Public-housing tenants in residences owned by the New York City Housing Authority (NYCHA) face another winter without heat.
NYCHA’s mismanagement of its properties has led to widespread heating failures, causing health problems and miserable living conditions, according to a New York Times report. New York City requires landlords keep apartments warm, at a minimum of 68 degrees during cold weather. But NYCHA doesn’t have to follow that law, and its tenants mostly can’t afford to go anywhere else.
"Winter is long," said home health aide Evelyn Badia, who lives in the South Bronx. "How am I supposed to tolerate this? Where am I supposed to go? If I could afford it, I would move."
Her 44-year-old husband, Franklin Badia, delivers pizza at night and into the morning, and he lamented having to be in the cold constantly.
"Imagine, I work in the cold all day and then I come home to the same cold," he said.
Around Christmas every year, pre-K teacher Wanda Agee covers her TV in red wrapping paper to resemble a chimney, in a ritual of "wishful thinking."
"I haven’t had heat for 12 years," Agee said. "We’ve been waiting."
NYCHA’s own data shows that 323,098 residents went without heat at some point, which is more than 80 percent. Work orders regularly get closed without anymore showing up to work on the issue at hand, and when they do show up they often don’t do anything to fix the problem.
Agee no longer bothers sending work orders to NYCHA and runs up a high electric bill using space heaters and even turning on her oven, something many other tenants also do. She has attempted to compensate for the building’s poor insulation by using duct tape and trash bags.
"They’re not going to come and fix no pipes," Agee told the Times last week. "I used to turn on my oven for heat and that was sickening. I want to get out of here not because of the neighborhood or the rent. Imagine, to move just because of heat?"
Grace Maldonado, the resident association president for Agee’s building, said the day-to-day upkeep at the project is deplorable.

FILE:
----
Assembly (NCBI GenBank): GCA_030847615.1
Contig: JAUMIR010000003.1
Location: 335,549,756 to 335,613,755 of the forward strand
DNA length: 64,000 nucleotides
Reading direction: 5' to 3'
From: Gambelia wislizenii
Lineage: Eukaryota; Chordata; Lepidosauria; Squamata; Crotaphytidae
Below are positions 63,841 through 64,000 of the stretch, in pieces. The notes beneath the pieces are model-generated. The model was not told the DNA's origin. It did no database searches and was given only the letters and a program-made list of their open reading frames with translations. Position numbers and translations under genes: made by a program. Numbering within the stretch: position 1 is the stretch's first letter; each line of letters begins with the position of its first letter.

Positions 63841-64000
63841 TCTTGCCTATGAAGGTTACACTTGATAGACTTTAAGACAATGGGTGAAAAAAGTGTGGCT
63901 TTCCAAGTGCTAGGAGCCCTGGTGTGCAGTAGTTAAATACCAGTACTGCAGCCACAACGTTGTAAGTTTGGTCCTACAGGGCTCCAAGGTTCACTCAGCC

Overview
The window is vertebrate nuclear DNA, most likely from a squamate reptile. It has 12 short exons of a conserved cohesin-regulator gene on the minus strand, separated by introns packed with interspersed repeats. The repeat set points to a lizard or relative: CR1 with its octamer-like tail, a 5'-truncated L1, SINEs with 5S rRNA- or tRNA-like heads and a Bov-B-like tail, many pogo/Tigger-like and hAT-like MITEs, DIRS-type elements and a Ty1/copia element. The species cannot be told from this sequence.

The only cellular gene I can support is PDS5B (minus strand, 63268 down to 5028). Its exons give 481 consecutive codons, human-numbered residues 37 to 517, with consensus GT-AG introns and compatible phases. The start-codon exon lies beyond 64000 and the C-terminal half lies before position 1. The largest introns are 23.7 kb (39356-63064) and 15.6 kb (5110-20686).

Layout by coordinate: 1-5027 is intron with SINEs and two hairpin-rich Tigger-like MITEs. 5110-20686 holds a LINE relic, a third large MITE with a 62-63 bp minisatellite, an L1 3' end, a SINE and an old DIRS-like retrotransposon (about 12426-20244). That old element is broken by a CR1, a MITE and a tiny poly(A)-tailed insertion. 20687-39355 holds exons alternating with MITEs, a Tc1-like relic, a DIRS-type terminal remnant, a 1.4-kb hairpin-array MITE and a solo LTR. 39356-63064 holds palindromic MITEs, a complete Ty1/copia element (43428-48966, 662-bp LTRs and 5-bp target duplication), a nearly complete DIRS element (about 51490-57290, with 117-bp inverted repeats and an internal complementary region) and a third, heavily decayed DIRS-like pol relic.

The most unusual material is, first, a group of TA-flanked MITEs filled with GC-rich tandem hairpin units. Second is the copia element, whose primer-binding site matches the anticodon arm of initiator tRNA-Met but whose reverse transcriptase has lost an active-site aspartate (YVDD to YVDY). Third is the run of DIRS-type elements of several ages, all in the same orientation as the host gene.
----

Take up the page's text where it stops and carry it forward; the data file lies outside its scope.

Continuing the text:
"They’re aware of these problems," said Maldonado, who has decades of experience as a NYCHA supervisor. "How do you leave these people for years without heat? How can you be so irresponsible and uncaring and get away with it?"
Problems with the buildings stem from failures of the central heating systems that have gone unaddressed for years. Pipes with poor insulation lead to tepid amounts of heat actually coming into apartments.
"If residents are telling you that for the last several years they’ve been experiencing these problems, that’s unacceptable," NYCHA general manager Vito Mustaciuolo told the Times.
"They are my buildings. I’m responsible for them. We will do everything that we can to ensure that the residents get the level of service that they deserve," he added.
Single mother Bran Montano also has high electricity bills for her heaters that she scattered around the apartment, and she hasn’t been able to pay them. The amount of heaters make her worry about a potential fire, and on especially cold days she also boils water to get more heat around her children.
"My kids don’t stop getting sick," Montano said in Spanish.
Mayor Bill de Blasio has been in office since 2014 but maintains his administration can turn things around.
"People in public housing deserve the very best living standard we can give them with the money we have," de Blasio said, earlier this year. "Do I think that we in the public sector can achieve everything that a private sector can achieve, with much greater resources in the private sector? No, I don’t have that illusion. Our job is to constantly do better with what we have."